• That is a heartbreaking photograph. I hate to see that monstrosity built on the Temple Mount. It’s like a huge wart on the face of a beautiful woman. Can’t we just blow the f*cker up?

    It makes me sick that Israel has turned into such a bunch of p*ssies, that would trade away our birthright in exchange for higher ratings in the polls. Land for peace is a fallacy, and anyone with half a brain knows it.

    Pardon my language, but my patience is rather thin at the moment.

  • It’s generally accepted by most people with “half a brain” that the Dome of the Rock, no matter where it’s built, is one of the great masterpieces of human architecture. Blowing it up would be sort of like blowing up St. Peter’s Basilica. Sure, it would make a lot of narrow-minded reactionaries feel good, but the world would lose something beautiful.

    Just because Islam is possessed of anti-Jewish sentiment doesn’t detract that they built a really fuckin’ nice dome that would be a shame to destroy.

    Besides, why would it need to be exploded? You believe that the Messiah will come and the Temple will fall fully built right from the sky anyway, right?

    Yeesh.

  • Grace, Israel should show this anger more directed towards terrorists and their supporters. The mosque per se, is not the problem. I know many people like to consider Islam as the villain, but imo it is the radical imams, and the terrorists who pervert and distort their religion that is the problem.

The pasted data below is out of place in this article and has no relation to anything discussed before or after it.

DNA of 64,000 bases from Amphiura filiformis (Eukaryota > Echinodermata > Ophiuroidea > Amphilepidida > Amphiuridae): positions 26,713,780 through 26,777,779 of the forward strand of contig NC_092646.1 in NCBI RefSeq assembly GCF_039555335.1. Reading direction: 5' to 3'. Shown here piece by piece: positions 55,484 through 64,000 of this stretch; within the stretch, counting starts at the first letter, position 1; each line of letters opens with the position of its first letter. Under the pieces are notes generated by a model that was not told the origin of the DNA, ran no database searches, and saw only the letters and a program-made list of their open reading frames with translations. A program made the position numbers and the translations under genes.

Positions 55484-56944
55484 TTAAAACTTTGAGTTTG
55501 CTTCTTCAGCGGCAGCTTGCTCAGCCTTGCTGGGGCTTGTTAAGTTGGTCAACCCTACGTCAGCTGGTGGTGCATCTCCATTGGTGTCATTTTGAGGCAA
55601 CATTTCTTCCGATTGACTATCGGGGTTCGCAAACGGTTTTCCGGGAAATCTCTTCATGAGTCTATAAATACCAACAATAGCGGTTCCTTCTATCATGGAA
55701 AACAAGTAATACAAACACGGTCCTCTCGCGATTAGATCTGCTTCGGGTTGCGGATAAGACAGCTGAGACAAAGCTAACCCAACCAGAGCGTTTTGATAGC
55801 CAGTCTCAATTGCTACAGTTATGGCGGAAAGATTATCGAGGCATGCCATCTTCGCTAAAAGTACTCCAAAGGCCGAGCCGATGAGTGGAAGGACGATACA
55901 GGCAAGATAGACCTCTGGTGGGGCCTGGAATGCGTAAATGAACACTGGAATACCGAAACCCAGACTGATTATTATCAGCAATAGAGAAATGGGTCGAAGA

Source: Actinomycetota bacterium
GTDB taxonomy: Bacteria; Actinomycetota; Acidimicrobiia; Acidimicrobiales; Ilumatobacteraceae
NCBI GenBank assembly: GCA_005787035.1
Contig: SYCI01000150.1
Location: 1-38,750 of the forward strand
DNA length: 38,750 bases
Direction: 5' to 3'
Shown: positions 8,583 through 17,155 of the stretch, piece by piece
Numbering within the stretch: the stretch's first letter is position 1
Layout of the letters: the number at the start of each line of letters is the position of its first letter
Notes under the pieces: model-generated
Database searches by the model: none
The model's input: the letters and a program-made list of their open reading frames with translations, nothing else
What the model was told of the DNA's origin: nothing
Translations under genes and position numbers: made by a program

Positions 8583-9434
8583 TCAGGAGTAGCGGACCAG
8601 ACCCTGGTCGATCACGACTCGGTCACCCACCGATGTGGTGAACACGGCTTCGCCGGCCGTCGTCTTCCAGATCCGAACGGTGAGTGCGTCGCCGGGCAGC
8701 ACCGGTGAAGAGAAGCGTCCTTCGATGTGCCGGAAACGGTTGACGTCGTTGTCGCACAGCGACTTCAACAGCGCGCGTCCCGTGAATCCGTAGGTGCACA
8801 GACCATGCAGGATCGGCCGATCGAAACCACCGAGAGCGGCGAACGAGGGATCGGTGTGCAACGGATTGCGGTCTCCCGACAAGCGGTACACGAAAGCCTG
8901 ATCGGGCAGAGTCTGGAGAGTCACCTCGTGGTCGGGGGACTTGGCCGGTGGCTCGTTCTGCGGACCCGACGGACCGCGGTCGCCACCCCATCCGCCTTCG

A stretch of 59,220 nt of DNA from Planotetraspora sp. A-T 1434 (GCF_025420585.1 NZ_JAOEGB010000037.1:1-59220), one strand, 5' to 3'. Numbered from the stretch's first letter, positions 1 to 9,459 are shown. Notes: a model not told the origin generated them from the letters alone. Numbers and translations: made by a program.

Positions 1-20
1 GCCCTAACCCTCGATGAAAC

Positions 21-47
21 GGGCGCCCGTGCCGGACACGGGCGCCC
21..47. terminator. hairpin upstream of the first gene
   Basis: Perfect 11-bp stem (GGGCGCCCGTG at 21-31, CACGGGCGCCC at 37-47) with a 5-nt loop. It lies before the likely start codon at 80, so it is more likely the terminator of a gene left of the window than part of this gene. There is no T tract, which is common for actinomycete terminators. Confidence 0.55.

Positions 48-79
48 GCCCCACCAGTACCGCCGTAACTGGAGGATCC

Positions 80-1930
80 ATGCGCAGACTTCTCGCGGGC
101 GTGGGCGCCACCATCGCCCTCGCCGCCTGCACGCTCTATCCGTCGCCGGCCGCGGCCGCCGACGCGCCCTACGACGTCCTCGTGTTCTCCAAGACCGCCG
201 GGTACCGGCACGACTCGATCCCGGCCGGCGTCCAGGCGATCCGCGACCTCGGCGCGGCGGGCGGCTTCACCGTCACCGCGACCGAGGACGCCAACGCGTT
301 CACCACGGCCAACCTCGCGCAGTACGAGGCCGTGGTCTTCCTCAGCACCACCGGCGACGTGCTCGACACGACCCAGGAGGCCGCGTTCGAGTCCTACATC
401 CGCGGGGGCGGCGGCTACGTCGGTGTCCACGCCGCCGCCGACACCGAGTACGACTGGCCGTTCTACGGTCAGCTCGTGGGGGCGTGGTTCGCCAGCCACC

I know there are some passages in the Koran that can be interpreted as offensive to others but overall, I cannot see this as a justification to destroy their houses of worship.

    Just as we don’t want others to destroy our synagouges, even ones that are used by say Kahane suporters, even in their Yeshiva that they have.

  • Islam will one day cleanse itself of anti-Semitism. Sometime during this process, Muslims will recognize that this mosque was probably built where the temple used to be precisely to suppress Judaism. They will then agree to dismantle it and built a replica somewhere else. Some kind of messiah or messianic age might be necessary to bring this about. But one can hope.

    There are moderate, tolerant Muslims out there, and Jobber’s right that the true enemy is the radicals. But anti-Semitism has been there since the begininng: Mohammed himself had lots of Jews killed, sometimes forcibly marrying their widows afterward.

    http://www.jewishencyclopedia.com/view.jsp?artid=699&letter=M